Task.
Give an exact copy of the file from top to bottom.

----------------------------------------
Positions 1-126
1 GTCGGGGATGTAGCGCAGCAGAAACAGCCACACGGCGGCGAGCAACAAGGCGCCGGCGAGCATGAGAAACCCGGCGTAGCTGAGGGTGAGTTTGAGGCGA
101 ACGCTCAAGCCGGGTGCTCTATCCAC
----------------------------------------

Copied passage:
Positions 1-126
1 GTCGGGGATGTAGCGCAGCAGAAACAGCCACACGGCGGCGAGCAACAAGGCGCCGGCGAGCATGAGAAACCCGGCGTAGCTGAGGGTGAGTTTGAGGCGA
101 ACGCTCAAGCCGGGTGCTCTATCCAC